Analyze Solar Food Dryer Designs with Heat Transfer Modeling

Brianne Costa January 6, 2016

Contaminated produce contributes to food waste — a growing problem in the global agricultural industry. Solar dryers are one way to preserve fruits and vegetables, but these devices must be able to function properly to be effective. Heat transfer simulation can be used to analyze solar food dryer designs and identify the right building materials, including phase-change materials (PCMs), which conserve the solar heat. Today, we’ll explore simulation research focused on optimizing a solar dryer design for efficient food preservation.

Read More

Aditi Karandikar September 16, 2015

Do you drool at the very mention of chocolate? If so, you’re a “chocoholic” like me, and Nestlé’s Kit Kat® bar is one of my favorites. For 80 years, people around the globe have devoured this four-piece delight. To ensure every bar of chocolate produced has the same consistency, texture, and taste, the engineers at Nestlé’s Product Technology Centre in York, UK (PTC York) are using simulation to optimize the Kit Kat® bar manufacturing process.

Read More

Categories

Brianne Costa March 24, 2015

Try pouring some wine into a glass. Don’t drink it yet — this is a scientific experiment. When you hold up your glass, you’ll see what look like teardrops running down the sides. These tears of wine are caused by the Marangoni effect, which describes a mass transfer along the surface of two fluid phases caused by surface tension gradients along the interface between the two phases (for example liquid and vapor).

Read More

Categories

Fanny Littmarck November 10, 2014

Worried about bacteria in your tomatoes? Research presented at the COMSOL Conference 2014 Boston shows where bacteria seeps through during hydrocooling — and how we can avoid ingesting it.

Read More

Categories

Fabrice Schlegel September 26, 2014

There are two aspects of home brewing: the culinary side and the engineering one. Many beer lovers start brewing either to improve a recipe, try to clone their favorite beer, or even simply just to see how it works. After brewing a few batches, however, it turns out that the brewing process can also be very challenging from an engineering point of view.

Read More

Andrew Griesmer September 23, 2014

After switching to a more environmentally friendly coffee maker, we recently started disposing of our coffee grounds as food waste instead of trash, here at the COMSOL office in Burlington, MA. Figuring out how to do this properly was a project on its own, but an educational one worth sharing. To pull this off, I learned about composting in my area and was intrigued by the science of composting.

Read More

Categories

Fanny Littmarck September 11, 2014

Baking is just like chemistry class, except you get to eat the results. Today, we narrow in on one ingredient in particular: sugar. More than just a sweetener, sugar serves several other purposes in baking. For one, it keeps our baked goods moist thanks to its hygroscopic properties.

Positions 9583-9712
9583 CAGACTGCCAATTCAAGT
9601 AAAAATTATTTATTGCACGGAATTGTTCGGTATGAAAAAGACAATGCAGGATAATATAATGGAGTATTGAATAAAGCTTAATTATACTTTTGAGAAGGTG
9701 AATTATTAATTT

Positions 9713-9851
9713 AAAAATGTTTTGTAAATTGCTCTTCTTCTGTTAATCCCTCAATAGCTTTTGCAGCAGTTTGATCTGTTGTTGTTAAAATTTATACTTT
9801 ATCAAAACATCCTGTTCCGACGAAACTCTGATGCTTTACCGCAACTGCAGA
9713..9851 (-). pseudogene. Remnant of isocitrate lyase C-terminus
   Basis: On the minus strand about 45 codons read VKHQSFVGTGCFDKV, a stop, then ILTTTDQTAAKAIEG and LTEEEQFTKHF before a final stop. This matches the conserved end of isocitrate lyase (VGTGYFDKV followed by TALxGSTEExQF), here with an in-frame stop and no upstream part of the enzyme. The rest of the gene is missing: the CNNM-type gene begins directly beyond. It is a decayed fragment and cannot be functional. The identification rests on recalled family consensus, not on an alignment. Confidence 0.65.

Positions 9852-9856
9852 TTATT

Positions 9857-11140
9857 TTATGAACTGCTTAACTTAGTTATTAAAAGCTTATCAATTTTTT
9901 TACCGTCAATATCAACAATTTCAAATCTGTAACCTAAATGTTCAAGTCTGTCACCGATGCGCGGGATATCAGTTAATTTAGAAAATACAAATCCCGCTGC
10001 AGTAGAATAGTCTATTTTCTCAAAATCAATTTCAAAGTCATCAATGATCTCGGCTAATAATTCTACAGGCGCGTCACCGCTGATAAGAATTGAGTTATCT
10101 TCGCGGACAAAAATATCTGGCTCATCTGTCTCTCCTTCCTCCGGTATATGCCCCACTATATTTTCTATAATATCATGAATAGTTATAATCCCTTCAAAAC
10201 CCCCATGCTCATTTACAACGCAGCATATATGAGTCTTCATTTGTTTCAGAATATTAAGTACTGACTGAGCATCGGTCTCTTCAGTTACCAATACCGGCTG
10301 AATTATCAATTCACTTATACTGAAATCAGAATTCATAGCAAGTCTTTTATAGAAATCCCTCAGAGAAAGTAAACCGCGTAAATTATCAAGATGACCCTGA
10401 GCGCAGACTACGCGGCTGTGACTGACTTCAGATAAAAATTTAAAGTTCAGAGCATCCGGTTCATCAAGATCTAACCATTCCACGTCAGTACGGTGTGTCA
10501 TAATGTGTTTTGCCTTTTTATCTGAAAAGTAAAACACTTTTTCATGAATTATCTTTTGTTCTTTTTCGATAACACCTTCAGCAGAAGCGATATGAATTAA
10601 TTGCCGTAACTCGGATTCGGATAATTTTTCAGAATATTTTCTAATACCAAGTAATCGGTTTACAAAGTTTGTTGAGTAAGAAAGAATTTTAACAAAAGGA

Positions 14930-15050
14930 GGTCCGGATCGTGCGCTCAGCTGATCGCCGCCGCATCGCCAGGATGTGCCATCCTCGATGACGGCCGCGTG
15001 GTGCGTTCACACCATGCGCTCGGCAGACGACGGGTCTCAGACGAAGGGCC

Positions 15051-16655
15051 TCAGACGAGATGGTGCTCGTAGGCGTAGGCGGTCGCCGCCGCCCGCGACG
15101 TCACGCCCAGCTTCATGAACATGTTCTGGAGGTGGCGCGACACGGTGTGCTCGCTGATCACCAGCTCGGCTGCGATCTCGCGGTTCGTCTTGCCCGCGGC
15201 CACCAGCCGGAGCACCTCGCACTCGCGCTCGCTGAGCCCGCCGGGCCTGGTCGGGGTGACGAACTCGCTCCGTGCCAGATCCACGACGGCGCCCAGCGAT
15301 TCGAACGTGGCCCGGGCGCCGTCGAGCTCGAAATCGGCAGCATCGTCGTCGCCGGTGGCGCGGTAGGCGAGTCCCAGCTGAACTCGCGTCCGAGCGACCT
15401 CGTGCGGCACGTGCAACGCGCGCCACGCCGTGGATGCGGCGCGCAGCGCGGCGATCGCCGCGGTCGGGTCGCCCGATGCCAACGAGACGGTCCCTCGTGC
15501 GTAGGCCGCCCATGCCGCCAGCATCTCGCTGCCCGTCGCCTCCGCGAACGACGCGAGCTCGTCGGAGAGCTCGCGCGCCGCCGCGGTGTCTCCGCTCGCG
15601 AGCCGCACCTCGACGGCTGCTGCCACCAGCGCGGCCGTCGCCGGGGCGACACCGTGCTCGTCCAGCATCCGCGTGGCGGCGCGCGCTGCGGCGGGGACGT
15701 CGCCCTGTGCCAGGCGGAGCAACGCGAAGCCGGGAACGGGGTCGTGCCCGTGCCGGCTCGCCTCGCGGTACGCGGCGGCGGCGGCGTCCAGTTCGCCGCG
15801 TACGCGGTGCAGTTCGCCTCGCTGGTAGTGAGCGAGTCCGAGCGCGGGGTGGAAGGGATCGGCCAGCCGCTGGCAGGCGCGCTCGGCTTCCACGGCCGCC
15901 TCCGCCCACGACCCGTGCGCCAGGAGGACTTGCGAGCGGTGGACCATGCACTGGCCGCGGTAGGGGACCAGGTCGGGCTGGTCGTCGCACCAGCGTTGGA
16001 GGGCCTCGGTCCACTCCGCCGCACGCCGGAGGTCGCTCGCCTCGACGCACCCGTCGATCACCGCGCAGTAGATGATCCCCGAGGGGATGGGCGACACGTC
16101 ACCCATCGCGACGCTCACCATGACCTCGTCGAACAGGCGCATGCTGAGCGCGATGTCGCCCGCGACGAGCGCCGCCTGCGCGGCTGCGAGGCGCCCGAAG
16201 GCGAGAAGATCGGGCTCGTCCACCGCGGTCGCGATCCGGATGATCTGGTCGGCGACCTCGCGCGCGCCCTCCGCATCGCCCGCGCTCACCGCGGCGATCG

Read More

Categories

Fanny Littmarck August 5, 2014

We tend to do some research before taking to the lab, but when it comes to baking, I’ve been operating in the reverse. In this lighter blog entry, we explore the role of eggs in baking by comparing traditional recipes with vegan versions as well as more modern baking techniques. Chemistry experiments you can eat? Yes, please.

Read More

Categories

Lexi Carver December 17, 2013

You may not think of reheating food in the microwave as a drying process, but as we saw at the COMSOL Conference 2013 Boston, microwave technology — the same technology used in domestic microwave ovens — can be used for drying fruits and vegetables. One poster presented at the conference featured microwave drying of potatoes and how the heat and mass transfer that occurs can be modeled to predict the drying process.

Read More

Edmund Dickinson November 20, 2013

In my work at COMSOL, it’s always interesting to see how broad the field of heat transfer can be. Far from being limited to steel ingots and CPU fans, researchers often use COMSOL Multiphysics to study heat transfer in food manufacturing. One good example of this is the study of thermal and mechanical effects in the production of puffed rice, which was presented at the COMSOL Conference 2013 in Boston.

Read More

Alexandra Foley September 3, 2013

It’s probably something we have all experienced. We get home, stick last night’s leftovers in the microwave, and sit down to have a nice meal — only to realize that the food is scalding hot one bite and freezing cold the next. This experience has prompted me on more than one occasion to wonder: Why does a microwave heat food so unevenly?

Read More

1 2 3